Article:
GRAAFF-REINET NEWS - "I pray for these people because I do not know what it is to live like this," said Sias Smith, chairperson of the Graaff-Reinet Action Committee, at oversight of Riemvasmaak and Blikkiesdorp, adjoining informal settlements in Graaff-Reinet, on 8 October.
The poor living conditions in these areas were previously reported on, and include limited access to water, community toilets that are broken, and illegal dumping.
The broken toilets across the informal settlements have since been fixed, but three of the eight stalls do not have doors. "Stalls previously had doors, but were removed by transgressors," said Acting Municipal Spokesperson, Edwardine Abader.
"According to her, new doors have been included in the Infrastructure Services Directorate, but residents are reminded to please take care of the assets provided to them.
Hannah Makoba, who has lived in Blikkiesdorp for ten years, said that she and the four other members of her household do not make use of the public toilets, but instead use buckets, which she later empties.
As for running water, all three water tanks in Riemvasmaak are empty, and locals fetch water with buckets either from a nearby water pipe or from taps next to the toilet stalls. Abader said that community members can inform their ward councillor if they require the tanks to be filled, but in case of water outages or shortages, water is carted to the area by the municipality.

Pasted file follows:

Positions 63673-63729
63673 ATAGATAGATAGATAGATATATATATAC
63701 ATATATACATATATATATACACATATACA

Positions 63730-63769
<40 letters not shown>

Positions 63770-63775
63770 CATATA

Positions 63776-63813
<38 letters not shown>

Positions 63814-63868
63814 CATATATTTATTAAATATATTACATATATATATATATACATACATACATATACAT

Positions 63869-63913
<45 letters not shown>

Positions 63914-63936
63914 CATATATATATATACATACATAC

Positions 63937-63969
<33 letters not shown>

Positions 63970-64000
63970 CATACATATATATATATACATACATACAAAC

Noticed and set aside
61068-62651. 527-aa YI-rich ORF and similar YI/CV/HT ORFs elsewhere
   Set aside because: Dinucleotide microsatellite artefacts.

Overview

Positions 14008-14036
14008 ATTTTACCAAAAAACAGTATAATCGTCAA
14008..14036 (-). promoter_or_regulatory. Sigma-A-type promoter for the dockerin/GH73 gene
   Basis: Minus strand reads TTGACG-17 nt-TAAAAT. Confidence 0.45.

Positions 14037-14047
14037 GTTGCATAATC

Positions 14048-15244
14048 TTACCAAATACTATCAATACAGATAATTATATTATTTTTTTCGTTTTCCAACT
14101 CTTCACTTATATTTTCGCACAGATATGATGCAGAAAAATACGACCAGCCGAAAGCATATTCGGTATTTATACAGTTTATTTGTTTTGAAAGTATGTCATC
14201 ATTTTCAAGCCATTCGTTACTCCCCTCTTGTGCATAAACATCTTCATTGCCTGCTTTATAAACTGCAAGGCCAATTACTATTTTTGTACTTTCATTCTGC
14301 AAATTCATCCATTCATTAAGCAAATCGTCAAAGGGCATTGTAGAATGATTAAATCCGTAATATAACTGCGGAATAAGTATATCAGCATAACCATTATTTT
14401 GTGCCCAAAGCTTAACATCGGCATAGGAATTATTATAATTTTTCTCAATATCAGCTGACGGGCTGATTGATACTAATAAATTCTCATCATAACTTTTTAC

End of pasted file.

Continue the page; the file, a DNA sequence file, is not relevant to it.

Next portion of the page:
Illegal dumping remains an issue. Abader said that the municipality cleaned illegal hotspots across town in April, of which Riemvasmaak was also included, but the state of refuse remains what it was before.
"The municipality will provide residents with black bags monthly, which will be collected by our refuse team every Monday and Wednesday," said Abader. She added a waste management campaign is scheduled to commence on 16 October. Smith also called upon residents to not litter.
"We must take care of our areas, we are not pigs."
Smith said his hope for the community is that residents will receive serviced homes with running water, electricity and refuse removal. Abader said that, for this to happen, the area must first be upgraded to an established area through the Department of Human Settlements. "The municipality prioritises and plans to install the necessary infrastructure once [this process] is finalised," she explained.
Michelle Erasmus, Chairperson of the Graaff-Reinet Ratepayers' and Residents' Association, said visiting the informal settlements was an eye-opener. "It's important to be involved in all our communities, and to hold the municipality accountable on all locals' living conditions," she said.
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